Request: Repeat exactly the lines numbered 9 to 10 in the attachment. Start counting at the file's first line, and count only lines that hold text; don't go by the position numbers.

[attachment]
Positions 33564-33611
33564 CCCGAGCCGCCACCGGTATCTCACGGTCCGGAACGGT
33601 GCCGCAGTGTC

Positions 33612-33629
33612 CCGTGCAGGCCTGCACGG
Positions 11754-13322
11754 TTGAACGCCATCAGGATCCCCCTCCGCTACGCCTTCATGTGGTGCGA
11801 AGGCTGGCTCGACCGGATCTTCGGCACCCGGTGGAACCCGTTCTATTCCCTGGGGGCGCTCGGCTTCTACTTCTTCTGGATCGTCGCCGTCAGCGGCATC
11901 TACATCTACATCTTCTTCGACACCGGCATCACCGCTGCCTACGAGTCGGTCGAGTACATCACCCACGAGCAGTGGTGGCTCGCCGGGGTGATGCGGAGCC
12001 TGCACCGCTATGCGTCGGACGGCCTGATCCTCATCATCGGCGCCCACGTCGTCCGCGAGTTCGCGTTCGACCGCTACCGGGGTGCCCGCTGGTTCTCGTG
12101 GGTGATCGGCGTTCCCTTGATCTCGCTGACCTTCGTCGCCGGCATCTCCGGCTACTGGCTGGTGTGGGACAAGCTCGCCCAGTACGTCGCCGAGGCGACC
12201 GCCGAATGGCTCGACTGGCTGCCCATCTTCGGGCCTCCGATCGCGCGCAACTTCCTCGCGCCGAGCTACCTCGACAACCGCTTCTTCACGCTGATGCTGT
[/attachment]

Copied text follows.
11901 TACATCTACATCTTCTTCGACACCGGCATCACCGCTGCCTACGAGTCGGTCGAGTACATCACCCACGAGCAGTGGTGGCTCGCCGGGGTGATGCGGAGCC
12001 TGCACCGCTATGCGTCGGACGGCCTGATCCTCATCATCGGCGCCCACGTCGTCCGCGAGTTCGCGTTCGACCGCTACCGGGGTGCCCGCTGGTTCTCGTG